judging contests

Okay, I’ve got just a little rant. Walk away now if you don’t want to hear it, but it’s just gotta come out or I’m going to burst!

Here’s the skinny. For those of you who visit here regularly you know I’m a contest whore. Really. As soon as my first manuscript was finished, I entered contests. Everyone says … decide why you’re entering. Pshaw I wanted to WIN and get the coveted contract. Yeeeeeah, so didn’t happen, but I did learn a lot about writing from judges who were willing to lay it on the line and say WTH?. They didn’t sugarcoat what was on the page. Because my writing at the time was ba-a-a-a-ad! It wasn’t even salvagable.

(Now, I must also admit at this point, I have the self-confidence of 10 people. Seriously. If I could bottle it and sell it, I’d retire a rich woman. I’m not saying it’s deserved, it’s just a cocky arrogance that makes me believe I can do or be anything I want. That being said … obviously I wasn’t deterred from my plan to write and publish. Anywho…)

Now I want to return the favor. I’m judging contests of unpublished writers. I know where they’re at. I know what they’re hoping for. But here’s the thing, I refuse to pretend their writing is wonderful if indeed … it isn’t. Nope, I won’t do it. I honestly believe not everyone who wants to write books has the talent to do it. That doesn’t mean they can’t learn if they are driven to do it. Because I also believe if you want it bad enough then keep pushing and you can make it happen.

I don’t fall in the camp of giving nothing less than a three when judging. No. Nope. Won’t do it! Because there are 2’s and 1’s in the scale because it is possible for a new writer not to have developed a skill and warrent the low score. Of course when I give that score I explain in detail why that skill didn’t come through in the writer’s piece. The true writer, the one whose characters scream at them in the night and whose stories have to be told, aren’t going to be deterred. They’re going to cry and scream and hate that nasty judge for a couple of days and then they’re going to pull themselves up by the bootstraps, look at the comments objectively and learn their craft.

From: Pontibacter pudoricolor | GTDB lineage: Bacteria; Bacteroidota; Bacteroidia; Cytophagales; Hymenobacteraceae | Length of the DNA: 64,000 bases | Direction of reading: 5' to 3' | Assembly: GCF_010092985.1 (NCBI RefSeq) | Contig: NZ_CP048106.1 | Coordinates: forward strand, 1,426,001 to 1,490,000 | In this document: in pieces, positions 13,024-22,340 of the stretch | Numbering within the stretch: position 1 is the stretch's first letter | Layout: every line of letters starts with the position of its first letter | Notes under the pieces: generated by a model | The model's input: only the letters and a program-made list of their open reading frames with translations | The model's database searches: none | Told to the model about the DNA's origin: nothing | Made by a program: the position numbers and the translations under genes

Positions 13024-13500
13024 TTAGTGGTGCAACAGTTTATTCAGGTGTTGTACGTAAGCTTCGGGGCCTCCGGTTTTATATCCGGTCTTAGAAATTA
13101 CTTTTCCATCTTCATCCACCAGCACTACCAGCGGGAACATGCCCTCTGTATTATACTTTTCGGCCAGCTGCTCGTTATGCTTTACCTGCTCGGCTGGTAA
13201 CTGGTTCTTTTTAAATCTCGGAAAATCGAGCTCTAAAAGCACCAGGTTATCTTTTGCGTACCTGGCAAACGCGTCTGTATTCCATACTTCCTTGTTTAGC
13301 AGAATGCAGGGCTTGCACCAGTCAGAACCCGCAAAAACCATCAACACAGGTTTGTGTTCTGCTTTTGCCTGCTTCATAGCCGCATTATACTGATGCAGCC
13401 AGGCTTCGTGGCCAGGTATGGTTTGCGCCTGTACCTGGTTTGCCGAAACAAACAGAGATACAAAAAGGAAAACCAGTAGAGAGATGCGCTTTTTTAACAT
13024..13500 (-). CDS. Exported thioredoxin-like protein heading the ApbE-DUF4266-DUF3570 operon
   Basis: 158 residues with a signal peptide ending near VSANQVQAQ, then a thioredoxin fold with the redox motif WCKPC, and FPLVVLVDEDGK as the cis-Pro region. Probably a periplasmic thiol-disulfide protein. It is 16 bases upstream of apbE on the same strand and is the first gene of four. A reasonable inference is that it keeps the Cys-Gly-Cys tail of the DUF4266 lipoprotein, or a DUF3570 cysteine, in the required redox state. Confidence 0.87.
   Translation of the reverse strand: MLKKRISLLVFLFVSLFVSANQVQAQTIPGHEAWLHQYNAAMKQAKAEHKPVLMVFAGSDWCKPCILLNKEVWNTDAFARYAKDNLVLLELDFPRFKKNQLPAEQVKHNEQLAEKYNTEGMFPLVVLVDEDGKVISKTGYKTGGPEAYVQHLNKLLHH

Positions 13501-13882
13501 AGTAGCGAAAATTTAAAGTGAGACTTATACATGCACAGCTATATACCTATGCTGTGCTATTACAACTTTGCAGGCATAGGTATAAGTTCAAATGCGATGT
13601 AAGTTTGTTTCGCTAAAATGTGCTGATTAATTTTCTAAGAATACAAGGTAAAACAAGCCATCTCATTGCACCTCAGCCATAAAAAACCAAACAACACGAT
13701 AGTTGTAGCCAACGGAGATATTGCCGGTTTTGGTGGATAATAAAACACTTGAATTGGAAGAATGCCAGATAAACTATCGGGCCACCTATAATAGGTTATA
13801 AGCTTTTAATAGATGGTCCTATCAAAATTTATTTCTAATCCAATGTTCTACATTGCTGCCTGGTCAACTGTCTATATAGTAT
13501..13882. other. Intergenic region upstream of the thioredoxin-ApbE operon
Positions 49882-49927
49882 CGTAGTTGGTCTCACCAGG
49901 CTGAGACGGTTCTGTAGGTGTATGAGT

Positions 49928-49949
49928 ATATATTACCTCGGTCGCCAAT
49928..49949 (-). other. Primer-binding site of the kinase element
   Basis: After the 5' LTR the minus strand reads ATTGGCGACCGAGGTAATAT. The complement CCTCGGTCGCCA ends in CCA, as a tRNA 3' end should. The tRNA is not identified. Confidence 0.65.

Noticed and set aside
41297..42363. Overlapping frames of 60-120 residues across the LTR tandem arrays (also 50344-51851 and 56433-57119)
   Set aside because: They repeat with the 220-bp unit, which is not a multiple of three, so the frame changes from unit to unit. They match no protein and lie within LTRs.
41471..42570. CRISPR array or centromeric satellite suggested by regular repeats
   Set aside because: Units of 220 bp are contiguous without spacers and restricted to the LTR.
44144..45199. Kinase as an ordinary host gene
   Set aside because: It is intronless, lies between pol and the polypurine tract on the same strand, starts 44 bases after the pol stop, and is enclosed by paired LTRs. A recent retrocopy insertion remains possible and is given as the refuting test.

I’m not mean by any stretch of the imagination, but I state my honest opinion as tactfully as possible. It’s what I want. If my book isn’t up to snuff I want my critique partners to tell me.

If I send something to an agent or editor it’s their job to tell the truth. If the story sucks … it sucks. There’s no nice way to say “really Nina, this isn’t ready to be published. I think you need to step back and hone your craft.” Their job is not to coddle my tender ego. They don’t have to be nice, they have to be honest.

Publishing is a tough business. It hurts and it exhilirates. Every high comes with some really crappy lows. It’s a wild roller coaster ride. It’s not meant for the faint of heart or people not willing to learn their craft. Get over it. Honesty may hurt, but sugarcoating the truth doesn’t get a person anywhere.

There you have it. Don’t ask me if you don’t want the truth.

Hello, my name is Nina and I’m a contest whore.

Yep, I’ve said it out loud more than once. I’m competitive. Now that I’m older it’s just against myself. Still, I want to push myself to be the best. Before I was published I entered contest after writing contest. I was sure not only would I win, but my manuscript would be snatched up by the reading editor and I would net a nice, fat contract. BWAHAHAHAHAHAHA … *wipes tears* Sorry, give me a minute while I have a good laugh …

K, I’m good. As you can imagine that first manuscript didn’t place anywhere near the top of the pile. BUT some very lovely judges took time to leave some wonderful comments on my manuscript and on the score sheet. Since I entered the same manuscript in different types of contests, like Best First Kiss or Best Love Scene or Favorite Ending, I got feedback on all parts of my writing. And I can’t thank those judges enough. They gently shaped my writing into something I could actually submit to a publisher. And now I can call myself a published author. (Weeelllll, not that first manuscript. It’s buried sooooo deep in the shadows of the couch with the dust bunnies, that it will never see the light of day.)